[prayer style differences]

[prayer style differences]

I am currently taking a class that is quite enlightening to me. It is Intercultural and Interpersonal Communication.

I love it. I love that while our teacher is Dutch, the students are from Ukraine, Portugal, and Denmark (talk about intercultural communication!). I love that our textbooks are incredibly interesting and written in a way the reader can relate. I love that finally I know I wasn’t the weird one noticing random things – the differences I have observed during the years of hanging out with people from everywhere really exist.

Last week, I have been thinking about the way we pray.

When I think about it, the fact that people throughout the history of humanity have believed in God / gods shows that people wanted communication. They have felt there is someone bigger who is in charge, but besides simply believing in that someone bigger, people needed to talk with that being – hence, the prayer.

I have observed various approaches to prayer in various religions. Even within the Christian faith, there are different approaches. While I have always been a member of the Nazarene Church, the vast majority of Ukrainians identify themselves as Orthodox Christians. Mostly it is because Orthodox Christianity is considered the primary religion of Ukraine and therefore, most people think they are Orthodox just by the virtue of being a Ukrainian. In the US, the Protestants are more numerous than the Orthodox.

However, back to prayer. In Orthodoxy, as well as in Catholicism, you cannot simply approach God with your requests. You have to go through a mediator – usually a saint or Mary, the mother of Jesus. In Nazarene Church, which is a part of Protestant branch, you are welcome to come to God “as you are.”

I have often wondered why the approaches are so different even though it is the same faith.

Both Slavic and the US cultures are very familiar for me. Slavic culture is familiar because I am Ukrainian by birth and have lived my entire life in Ukraine. North-American culture is familiar to me because I have hung out with Americans quite a lot while I was growing up. This experience has given me a chance to observe two cultures from within.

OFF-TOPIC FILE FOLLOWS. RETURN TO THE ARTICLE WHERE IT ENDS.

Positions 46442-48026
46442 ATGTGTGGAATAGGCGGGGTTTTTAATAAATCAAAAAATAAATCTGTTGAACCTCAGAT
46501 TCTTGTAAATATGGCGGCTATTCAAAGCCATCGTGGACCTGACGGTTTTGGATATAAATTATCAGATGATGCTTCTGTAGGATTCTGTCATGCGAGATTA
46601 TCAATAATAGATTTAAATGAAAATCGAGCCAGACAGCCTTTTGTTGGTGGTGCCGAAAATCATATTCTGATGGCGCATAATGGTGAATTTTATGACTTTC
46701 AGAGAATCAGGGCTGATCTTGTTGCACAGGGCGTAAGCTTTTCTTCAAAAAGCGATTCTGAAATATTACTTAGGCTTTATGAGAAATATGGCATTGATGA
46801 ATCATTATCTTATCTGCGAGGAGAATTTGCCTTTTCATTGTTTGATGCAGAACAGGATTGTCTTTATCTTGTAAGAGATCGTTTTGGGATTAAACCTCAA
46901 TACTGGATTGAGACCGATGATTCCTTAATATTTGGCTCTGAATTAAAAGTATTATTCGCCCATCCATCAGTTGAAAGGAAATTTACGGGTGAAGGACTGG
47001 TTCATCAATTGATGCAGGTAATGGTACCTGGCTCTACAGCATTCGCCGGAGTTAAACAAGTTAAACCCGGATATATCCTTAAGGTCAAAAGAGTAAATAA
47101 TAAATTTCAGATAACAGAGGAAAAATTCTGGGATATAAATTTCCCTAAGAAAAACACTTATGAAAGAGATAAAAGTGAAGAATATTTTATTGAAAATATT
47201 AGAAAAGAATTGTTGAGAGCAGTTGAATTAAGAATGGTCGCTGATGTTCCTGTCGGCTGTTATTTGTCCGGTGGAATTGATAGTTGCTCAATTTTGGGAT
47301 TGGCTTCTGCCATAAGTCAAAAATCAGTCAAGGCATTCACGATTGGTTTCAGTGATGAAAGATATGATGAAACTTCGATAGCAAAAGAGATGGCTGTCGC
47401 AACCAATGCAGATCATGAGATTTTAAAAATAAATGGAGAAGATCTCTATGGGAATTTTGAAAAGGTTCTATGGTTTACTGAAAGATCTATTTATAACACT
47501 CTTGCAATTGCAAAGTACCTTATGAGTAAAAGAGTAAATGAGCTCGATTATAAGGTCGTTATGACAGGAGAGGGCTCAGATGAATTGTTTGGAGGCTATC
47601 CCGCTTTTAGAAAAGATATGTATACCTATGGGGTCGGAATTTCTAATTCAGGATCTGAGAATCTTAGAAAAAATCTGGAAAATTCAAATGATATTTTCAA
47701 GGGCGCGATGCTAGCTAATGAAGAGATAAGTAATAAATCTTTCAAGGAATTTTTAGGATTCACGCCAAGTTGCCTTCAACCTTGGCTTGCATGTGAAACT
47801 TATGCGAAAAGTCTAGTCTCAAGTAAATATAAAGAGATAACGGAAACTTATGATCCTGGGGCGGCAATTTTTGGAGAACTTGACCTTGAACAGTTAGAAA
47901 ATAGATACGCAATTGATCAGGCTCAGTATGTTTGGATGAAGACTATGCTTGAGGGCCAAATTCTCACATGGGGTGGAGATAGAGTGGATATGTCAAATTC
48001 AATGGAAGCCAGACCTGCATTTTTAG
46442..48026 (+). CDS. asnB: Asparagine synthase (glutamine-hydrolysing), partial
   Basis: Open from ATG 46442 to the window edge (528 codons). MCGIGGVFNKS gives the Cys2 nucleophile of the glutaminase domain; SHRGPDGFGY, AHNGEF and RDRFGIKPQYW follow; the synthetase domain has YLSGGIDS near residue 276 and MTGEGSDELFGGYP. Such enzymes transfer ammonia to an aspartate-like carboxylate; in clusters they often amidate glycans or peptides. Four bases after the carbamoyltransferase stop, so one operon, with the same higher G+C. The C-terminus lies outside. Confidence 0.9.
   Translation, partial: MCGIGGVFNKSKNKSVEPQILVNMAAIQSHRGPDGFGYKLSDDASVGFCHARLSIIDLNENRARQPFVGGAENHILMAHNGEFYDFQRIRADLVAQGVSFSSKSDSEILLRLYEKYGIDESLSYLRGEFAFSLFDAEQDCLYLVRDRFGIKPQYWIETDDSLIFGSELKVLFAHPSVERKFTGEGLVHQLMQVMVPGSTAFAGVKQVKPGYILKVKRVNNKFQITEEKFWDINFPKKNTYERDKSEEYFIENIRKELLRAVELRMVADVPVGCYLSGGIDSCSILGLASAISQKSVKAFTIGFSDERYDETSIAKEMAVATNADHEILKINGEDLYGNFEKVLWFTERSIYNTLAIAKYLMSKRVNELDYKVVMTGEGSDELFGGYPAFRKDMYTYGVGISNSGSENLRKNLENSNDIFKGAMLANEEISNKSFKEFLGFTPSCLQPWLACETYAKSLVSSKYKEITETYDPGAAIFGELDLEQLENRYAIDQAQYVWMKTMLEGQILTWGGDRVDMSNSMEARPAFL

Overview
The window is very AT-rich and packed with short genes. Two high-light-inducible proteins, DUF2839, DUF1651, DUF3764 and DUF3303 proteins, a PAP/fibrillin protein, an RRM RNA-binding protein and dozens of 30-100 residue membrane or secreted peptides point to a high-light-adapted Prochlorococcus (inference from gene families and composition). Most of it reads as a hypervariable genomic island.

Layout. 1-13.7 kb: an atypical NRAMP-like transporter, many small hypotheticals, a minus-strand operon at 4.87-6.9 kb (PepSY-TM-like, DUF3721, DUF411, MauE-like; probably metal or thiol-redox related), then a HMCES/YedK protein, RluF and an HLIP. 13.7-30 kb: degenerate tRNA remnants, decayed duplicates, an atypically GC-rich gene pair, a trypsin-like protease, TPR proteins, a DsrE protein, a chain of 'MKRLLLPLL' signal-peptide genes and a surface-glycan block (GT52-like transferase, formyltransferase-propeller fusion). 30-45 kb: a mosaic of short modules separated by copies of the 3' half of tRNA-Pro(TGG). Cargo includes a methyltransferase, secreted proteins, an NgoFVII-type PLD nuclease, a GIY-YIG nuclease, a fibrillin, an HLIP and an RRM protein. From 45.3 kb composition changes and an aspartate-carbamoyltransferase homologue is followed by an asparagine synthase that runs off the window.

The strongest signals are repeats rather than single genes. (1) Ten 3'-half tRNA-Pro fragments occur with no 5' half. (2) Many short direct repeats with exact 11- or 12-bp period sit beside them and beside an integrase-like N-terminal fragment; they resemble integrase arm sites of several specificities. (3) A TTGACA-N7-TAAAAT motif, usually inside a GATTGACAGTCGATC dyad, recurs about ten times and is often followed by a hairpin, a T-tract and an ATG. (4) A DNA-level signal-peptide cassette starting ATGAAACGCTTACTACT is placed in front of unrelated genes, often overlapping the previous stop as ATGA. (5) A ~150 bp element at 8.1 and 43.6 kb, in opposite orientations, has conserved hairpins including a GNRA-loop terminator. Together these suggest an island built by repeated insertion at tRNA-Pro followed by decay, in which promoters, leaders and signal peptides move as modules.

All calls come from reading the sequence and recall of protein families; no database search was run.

Different communication models. 

In Orthodoxy / Catholicism, prayer is more or less an impersonal communication. You ask something of God through someone else and you get your answer through someone else. In Protestant Christianity, however, the prayer is more interpersonal because there is more freedom in communication and less strict rules on how to pray. As I mentioned above, there is also freedom to come before God yourself, without any human mediators.

Power Distance differences. 

What I have noticed, when I observed myself, is that when I pray in Russian / Ukrainian, my prayers tend to be more timid than when I am praying in English. The change is subconscious and I never really notice it because it is a part of me, but it is there. The reason for it, I think, is subconscious high and low power distances.

When I am in my “Slavic mode,” my mind acts on the ideas planted in school and elsewhere, that there is a person of authority and unless you are clearly given permission to speak, you should remain quiet until asked. When I am around my English-speaking friends, I switch into low-power-distance mode and can be quite outspoken and don’t mind leading the conversation whereas in Russian / Ukrainian, I would think several times before saying something (or anything at all).

Protestantism thrives in Western countries where power distance level is lower and people generally feel more open and free, where people can speak their mind. Orthodoxy thrives here in CIS because of the high power distance level and the idea that there still are respected modern-day “High Priests” who are in charge and who have the power to dictate how everything should be done.

Whatever the approach we take to pray, it is a natural desire to communicate – and we do it how we know best. However, it is quite useful to identify these trends in our communication and know how to adapt to various styles of worship in different settings.

How do you pray?

Do you claim promises or do you take a more “whatever Your will for me be” approach?

Do you find yourself speaking more officially when you pray or relaxed as if you’re taking to a friend?

Seriously, I am curious.

  • When I pray (LOL) I am far more of a “if it is your will” type of pray-er. I reject the whole name it-claim it garbage so i tend to shy away from the “I claim your promises” approach. Maybe that stunts my growth, I don’t know. I try to honor God when I pray (I don’t call Him “buddy” for example or “dude”), so I still try to address Him with some respect. I take a more conversational approach but that can be done with respect. Oh, I don’t use the high church language either.

    • I enjoyed your prayers (the ones I heard on sermon podcasts, at least). And I am thankful for you and for people like you who teach me that praying is not just claiming the promises, but something deeper 🙂

      (((HUG))) Love you big brother!

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